I am assembling a new bike. I know a lot of people call the process "building" a bike but I'm not comfortable with that term. It's a little to presumptuous for what I am doing. If I were cutting tubes, brazing joints, welding lugs, even lacing spokes into a rim, I might say I was building a bike. But I can't do any of that. I can order parts and assemble them into a working bike. That is what I am doing. Assembly. If I assemble IKEA furniture I don't tell people I built a couch. I just put it together.
But there is some skill and more than a little satisfaction in choosing parts and assembling them into a working machine, one that you hope will last through thousands of miles of adventure and travel, one that can do so well.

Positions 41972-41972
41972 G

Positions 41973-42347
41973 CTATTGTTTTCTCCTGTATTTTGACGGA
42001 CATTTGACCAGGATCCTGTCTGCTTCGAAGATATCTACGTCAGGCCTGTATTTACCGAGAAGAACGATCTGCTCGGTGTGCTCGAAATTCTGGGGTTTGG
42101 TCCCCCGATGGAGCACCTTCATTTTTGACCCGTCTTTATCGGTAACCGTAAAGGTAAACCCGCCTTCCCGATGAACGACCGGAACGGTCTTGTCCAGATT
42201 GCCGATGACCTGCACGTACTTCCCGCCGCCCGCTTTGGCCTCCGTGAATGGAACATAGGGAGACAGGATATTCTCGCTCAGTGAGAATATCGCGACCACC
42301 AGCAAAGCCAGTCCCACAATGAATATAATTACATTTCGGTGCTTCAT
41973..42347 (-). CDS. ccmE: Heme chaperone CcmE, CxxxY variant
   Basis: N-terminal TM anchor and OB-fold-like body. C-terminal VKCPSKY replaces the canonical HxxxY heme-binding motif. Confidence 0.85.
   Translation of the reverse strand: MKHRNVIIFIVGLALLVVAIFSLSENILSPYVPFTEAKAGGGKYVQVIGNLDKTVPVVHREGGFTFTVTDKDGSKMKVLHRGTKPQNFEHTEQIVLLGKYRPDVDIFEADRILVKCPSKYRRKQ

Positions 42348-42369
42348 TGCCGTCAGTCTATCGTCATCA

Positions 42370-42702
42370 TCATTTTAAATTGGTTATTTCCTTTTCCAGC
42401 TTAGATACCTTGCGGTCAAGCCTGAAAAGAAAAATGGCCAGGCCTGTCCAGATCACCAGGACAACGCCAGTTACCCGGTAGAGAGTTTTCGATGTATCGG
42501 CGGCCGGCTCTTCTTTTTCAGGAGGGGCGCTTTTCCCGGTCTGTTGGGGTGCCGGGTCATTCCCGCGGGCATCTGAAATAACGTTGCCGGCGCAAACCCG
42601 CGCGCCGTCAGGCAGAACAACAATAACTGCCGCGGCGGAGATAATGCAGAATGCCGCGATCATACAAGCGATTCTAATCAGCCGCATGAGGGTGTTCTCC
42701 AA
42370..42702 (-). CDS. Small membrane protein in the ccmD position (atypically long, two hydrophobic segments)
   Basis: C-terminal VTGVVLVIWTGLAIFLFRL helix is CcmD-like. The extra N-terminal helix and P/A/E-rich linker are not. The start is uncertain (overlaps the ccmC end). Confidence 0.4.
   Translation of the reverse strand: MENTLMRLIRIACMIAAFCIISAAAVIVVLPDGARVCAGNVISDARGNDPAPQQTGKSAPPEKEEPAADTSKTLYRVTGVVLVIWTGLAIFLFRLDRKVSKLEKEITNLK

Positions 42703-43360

To me, a bike is also a work of functional visual art. Others have shown this far better than I can. Bicycle Quarterly, Lovely Bicycle, and Cyclofiend to name a few all showcase the art and beauty of a bike far better than I have. But it can't just be pretty. There is the challenge of taking the parts and assembling them into a workable whole; creating the flow of lines, melding colors and textures,and doing all that within the confines of creating a vehicle that can safely and successfully carry its rider for tens of thousands of miles. The form has to function.
I grow unreasonably attached to people and things that prove their worth. My Surly Long Haul Trucker is one. It has seen me through thousands of miles and three years of successful Randonneuring. To assemble a new bike seems a little disloyal. It's just a bike - I know. But it took years of painstaking adjustments to get it to fit -just right-. And now that it is completely dialed in and proven. I am starting all over.
Maybe Sisyphus wasn't unhappy after all.
Anyway, here's a sneak peak of the new ride.
There'll be more posts in the future.